technique should be used.                                                   dent in the regression analysis. Nevertheless, the statistical
   Because uremic patients frequently have high concentra-                  comparison by use of the paired Students          t-test showed no
tions of bone aluminum->100           pg/g (5, 6)-samples    from           difference between results by the two methods (t = 1.74).
                                                                               Analytical recoveries of aluminum added to normal bone
                                                                            samples were nearly 100% for both methods (Table 3).
                                                                               In a recent article Stevens (11) compared the EDTA
                                                                            extraction method with a method in which soft tissue (bone

                                                                            Table 1. ComparIson of Direct Estimation (DE) of
                                                                              Bone Al and Standard Addition (SA) In 11 Al-
                                                                                       Loaded Rat-Bone Samples
                                                                                                     Al, pg/g dry wlght

                                                                                                  SA                        DE
                                                                                                 91.5                       93.4
                                                                                                111.1                      112.2
                                                                                                103.3                       96.5
                                                                                                 80.2                       81.4
                                                                                                 84.5                       78.3
                                   1500                     2000                                100.3                      105.5
                          Ash.n9,thr,   (‘CI                                            92.1                       99.9
                                                                                                 74.5                       71.7
FIg. 1. E1!ect of ashing temperature on the absorption signal of (#{149})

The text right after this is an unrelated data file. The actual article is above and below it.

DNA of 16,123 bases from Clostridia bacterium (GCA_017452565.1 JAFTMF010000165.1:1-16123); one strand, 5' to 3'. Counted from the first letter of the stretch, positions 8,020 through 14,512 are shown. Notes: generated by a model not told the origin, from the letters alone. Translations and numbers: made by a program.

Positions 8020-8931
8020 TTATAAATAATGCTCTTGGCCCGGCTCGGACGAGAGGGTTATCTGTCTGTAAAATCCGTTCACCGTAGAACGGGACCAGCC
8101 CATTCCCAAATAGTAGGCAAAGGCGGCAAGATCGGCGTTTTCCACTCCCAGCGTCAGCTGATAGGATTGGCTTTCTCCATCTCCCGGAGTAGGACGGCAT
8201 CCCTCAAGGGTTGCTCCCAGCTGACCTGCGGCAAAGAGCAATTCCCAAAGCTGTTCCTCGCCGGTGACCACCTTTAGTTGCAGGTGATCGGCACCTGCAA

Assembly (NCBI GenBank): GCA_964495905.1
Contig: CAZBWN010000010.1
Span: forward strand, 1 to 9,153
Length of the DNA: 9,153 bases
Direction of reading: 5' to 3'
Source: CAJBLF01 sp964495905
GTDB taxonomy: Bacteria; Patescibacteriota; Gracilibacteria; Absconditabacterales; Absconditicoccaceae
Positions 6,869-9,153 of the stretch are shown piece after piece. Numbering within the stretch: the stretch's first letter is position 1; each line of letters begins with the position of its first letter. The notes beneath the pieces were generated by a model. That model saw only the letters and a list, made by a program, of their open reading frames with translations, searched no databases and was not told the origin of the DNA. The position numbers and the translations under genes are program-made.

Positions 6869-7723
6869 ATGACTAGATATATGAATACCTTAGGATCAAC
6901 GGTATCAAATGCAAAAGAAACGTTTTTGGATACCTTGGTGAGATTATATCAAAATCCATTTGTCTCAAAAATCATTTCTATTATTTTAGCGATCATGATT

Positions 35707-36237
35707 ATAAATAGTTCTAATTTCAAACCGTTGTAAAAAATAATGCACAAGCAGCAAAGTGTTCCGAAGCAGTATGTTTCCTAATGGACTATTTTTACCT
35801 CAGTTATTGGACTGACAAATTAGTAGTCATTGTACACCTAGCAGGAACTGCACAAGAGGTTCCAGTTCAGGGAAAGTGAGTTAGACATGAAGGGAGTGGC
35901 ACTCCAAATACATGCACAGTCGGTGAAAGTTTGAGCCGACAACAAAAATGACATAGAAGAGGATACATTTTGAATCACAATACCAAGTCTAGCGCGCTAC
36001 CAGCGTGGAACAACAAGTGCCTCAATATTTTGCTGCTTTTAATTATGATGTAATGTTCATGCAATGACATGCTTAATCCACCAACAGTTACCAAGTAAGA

a                          114.7                      112.3
100 og/L standard solution of Al, (x) an undiluted normal bone sample                             75.6                      76.9
containIng40 pg of Alper liter, and (0) a bone sample diluted50-fold
         1                                                                                        85.7                      84.6
containing 40 pg of Al per liter

                                                                                            CUNICAL CHEMISTRY, Vol. 31, No.           7, 1985         1173
                                                                     reference materials    for use in      checking the accuracy of
Table 2. Results by the Present Method (I) and the                   aluminum analyses. Only when           such materials, with con-
  Extraction Method (II) Compared (13 Samples)                       centrations  close to those found       in real samples, become
                          Al, pg/g dry wslght                        available will it be possible really    to be sure of the accuracy
                        I                   II                       of Al determinations.
                       93.4                89.9                        We thank Prof. D. L. Massart for valuable advice and Mrs.
                      112.2               104.4                      Schoonjans for technical assistance. The Fonda voor Geneeskundig
                       96.5               119.9                      Wetenschappelijk Onderzoek supplied financial support.
                      105.5                60.5*
                       84.0                92.9                      References